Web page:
Chinese scientists have recently uncovered new clues about the origin of the world-famous "terracotta army" of Emperor Qinshihuang, the first emperor of China's Qin Dynasty (221-206 B.C.), determining that the horses were made near the mausoleum, but the warriors themselves were constructed elsewhere.
This conclusion was reached after an analysis of pollen in the clay of the terracotta army. Scientists from the Institute of Botany in the Chinese Academy of Sciences studied the clay under a microscope and identified 32 different kinds of pollen grains.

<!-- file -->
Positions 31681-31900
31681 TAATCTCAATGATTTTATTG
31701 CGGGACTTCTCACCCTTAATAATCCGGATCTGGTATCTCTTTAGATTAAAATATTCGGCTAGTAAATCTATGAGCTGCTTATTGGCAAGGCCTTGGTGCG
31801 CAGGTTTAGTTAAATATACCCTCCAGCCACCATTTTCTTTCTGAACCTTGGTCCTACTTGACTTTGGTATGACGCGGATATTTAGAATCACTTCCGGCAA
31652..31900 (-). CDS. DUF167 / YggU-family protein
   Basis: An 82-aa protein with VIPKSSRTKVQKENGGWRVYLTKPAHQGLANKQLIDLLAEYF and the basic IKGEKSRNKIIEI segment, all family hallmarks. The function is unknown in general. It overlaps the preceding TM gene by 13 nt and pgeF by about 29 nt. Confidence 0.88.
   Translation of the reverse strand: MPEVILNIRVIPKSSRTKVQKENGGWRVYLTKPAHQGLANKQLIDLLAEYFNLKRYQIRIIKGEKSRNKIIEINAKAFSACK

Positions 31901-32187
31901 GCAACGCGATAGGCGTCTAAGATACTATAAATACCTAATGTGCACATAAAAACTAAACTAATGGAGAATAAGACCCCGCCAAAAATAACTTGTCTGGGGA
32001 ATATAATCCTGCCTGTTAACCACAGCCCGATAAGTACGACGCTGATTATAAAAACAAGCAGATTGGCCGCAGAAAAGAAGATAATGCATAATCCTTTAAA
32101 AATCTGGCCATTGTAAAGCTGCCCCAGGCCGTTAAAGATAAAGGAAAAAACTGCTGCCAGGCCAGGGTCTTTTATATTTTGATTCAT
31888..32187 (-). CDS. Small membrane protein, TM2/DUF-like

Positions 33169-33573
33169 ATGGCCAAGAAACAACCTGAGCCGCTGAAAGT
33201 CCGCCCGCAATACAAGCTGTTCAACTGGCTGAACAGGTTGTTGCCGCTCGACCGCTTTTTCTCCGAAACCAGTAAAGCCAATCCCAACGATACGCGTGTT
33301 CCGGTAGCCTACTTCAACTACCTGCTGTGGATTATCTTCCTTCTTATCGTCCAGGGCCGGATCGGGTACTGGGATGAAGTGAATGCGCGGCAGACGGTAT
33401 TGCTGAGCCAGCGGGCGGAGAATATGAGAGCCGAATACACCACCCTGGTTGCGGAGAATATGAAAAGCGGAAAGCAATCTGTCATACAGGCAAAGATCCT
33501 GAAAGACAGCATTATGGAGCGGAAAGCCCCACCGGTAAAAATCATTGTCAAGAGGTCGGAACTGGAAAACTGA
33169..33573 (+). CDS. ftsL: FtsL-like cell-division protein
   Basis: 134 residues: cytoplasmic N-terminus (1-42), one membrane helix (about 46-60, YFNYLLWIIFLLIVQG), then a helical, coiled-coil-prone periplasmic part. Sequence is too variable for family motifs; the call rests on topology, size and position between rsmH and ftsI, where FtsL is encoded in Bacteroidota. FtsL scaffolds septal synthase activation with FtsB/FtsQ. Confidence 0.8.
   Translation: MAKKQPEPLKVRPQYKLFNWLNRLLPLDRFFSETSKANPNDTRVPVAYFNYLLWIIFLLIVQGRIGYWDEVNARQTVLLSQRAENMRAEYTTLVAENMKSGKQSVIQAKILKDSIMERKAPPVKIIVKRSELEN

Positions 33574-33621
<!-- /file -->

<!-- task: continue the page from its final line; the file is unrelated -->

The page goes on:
"The pollen found in the horses was similar to that of Qinshihuang's mausoleum, but the pollen in the warriors was quite different," Hu Yaqin, the leader of the research project, said.
According to him, the pollen found in the warriors came mainly from herb plants, such as mustard and cabbage, and plants like sagebrush, wormwood, quinoa, spinach, beets and chard, while the pollen in the horses came from trees such as pine, kamala and ginkgo.
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